Evolution

The Harsher the Environment, the More Help Parents Receive

Cooperative childcare is essential for us humans. It allowed us to evolve larger brains, to better learn from one another, and to be more social. But why did human evolution take this course? Researchers at the University of Zurich tested the prominent hypothesis that changing climatic conditions were the trigger. They showed that even today parents in harsher environments receive more help.

Adrian Jäggi

Family from the Bolivian Amazon Image Gallery
Parents everywhere in the world receive help with childcare, from older kids, grandparents, or others. Without such help human evolution as such would not have been possible. Here we see Tsimane parents from the Bolivian Amazon, who would not be able to feed their multiple dependent children without help. (Image: Adrian Jäggi)

 

All chimpanzee females are single moms. But in our species, mothers are not alone. They receive help from fathers, grandparents, and even unrelated group members. Such cooperative childcare was arguably essential for many of the characteristics that distinguish us from our closest relatives: Larger brains, intelligence, culture, language. But how did this happen? The climate began to change about two million years ago, becoming colder and more variable. Could this have led human evolution down this path? Without a time machine, we cannot directly test this hypothesis, but researchers at the University of Zurich took a different approach.

Childcare is not distributed equally everywhere

Human societies are extremely diverse. We have settled all corners of the Earth in the last millennia, adapting to various environmental conditions. The lifeways of traditional peoples all over the world have been carefully documented by ethnographers and coded into comprehensive databases. “This well-documented diversity is a veritable gold mine for us,” says Professor Adrian Jäggi of the Institute for Evolutionary Medicine, “because it allows us to test which factors led to different adaptations.” Jordan Martin, PhD student and first author of the study had the idea of testing whether the environment affected childcare. “This hypothesis is supported by mathematical models and comparative studies on other species,” says Martin.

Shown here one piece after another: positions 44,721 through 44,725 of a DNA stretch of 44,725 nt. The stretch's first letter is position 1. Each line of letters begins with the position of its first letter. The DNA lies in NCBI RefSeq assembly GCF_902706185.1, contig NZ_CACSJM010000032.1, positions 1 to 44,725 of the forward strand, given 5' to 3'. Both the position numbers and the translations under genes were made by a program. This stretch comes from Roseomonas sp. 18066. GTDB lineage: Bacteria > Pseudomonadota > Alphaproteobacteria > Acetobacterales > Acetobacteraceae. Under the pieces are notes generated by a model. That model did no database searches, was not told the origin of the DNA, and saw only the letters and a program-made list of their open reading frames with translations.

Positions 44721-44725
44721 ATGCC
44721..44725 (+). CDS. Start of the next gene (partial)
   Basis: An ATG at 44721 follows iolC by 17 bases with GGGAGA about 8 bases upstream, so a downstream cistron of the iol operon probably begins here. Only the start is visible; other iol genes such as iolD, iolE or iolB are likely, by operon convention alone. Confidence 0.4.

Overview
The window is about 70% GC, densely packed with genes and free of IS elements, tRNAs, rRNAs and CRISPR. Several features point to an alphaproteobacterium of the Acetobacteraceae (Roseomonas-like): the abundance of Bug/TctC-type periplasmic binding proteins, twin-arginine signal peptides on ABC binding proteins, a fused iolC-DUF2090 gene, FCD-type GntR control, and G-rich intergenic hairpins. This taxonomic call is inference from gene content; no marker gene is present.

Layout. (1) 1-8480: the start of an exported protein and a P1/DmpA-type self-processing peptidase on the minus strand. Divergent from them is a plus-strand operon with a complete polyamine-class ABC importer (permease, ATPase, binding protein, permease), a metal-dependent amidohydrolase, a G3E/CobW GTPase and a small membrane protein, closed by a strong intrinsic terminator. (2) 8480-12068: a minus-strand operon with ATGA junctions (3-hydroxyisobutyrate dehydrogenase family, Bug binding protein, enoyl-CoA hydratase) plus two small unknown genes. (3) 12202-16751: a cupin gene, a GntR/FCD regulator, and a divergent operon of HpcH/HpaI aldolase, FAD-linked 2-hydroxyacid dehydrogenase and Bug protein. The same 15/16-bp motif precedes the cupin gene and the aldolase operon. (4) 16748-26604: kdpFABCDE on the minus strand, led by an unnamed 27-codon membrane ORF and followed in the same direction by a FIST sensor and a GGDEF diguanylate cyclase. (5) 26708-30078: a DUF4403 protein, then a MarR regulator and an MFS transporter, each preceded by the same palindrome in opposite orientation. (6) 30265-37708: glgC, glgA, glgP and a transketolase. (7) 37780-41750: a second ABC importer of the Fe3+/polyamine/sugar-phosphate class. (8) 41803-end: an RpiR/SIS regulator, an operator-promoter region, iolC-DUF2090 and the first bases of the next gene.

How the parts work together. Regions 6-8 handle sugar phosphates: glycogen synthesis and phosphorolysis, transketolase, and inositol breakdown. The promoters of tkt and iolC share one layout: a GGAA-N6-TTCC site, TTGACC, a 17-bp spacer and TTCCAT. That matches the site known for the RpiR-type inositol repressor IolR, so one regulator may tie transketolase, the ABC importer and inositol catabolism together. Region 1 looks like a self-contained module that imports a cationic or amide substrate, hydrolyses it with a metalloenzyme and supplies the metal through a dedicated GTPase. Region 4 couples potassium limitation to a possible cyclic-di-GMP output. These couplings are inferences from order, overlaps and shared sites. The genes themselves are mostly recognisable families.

Martin, Jäggi, and their co-authors looked at 141 traditional societies spread across the globe, in which parents either received very little or a lot of help with childrearing. This included examples like the Comanche or other Native tribes living in the deserts and steppes of North America; for them, alloparental care was especially pronounced. In more tropical, stable regions like among the Yąnomamö of the Amazon rain forest, mothers had fewer helpers to rely on. Indeed, alloparental care correlated strongly with environmental factors like temperature and rainfall – the cooler, drier and more unpredictable the climate, the more help parents received.

Us against nature

What explains this relationship? “In harsh environments people have to stick together more,” says Martin, “you also see this with other forms of cooperation.” A classic example is that people share more food when foraging is less predictable. “If I come home empty-handed from a hunt I can eat at my neighbors’, and the next day the roles may be reversed,” explains Jäggi. Thus, challenges of nature increase our dependence on one another. So it is with childcare – when everyone depends on each other, an uncle or neighbor also benefits indirectly by helping out the parents.

In other species too

Not only among humans do we see this relationship between environment and childcare. Among other mammals as well as among birds, cooperative breeding is found mostly in harsh environments. The superb starlings of East Africa, for example, live in complex, cooperative groups and a highly unpredictable climate. “Together this yields a quite convincing picture,” concludes Jaeggi. “We do not have a time machine, but it seems very plausible that changing environmental conditions have led our evolution in this direction.”

Adrian Jäggi, Institute of Evolutionary Medicine

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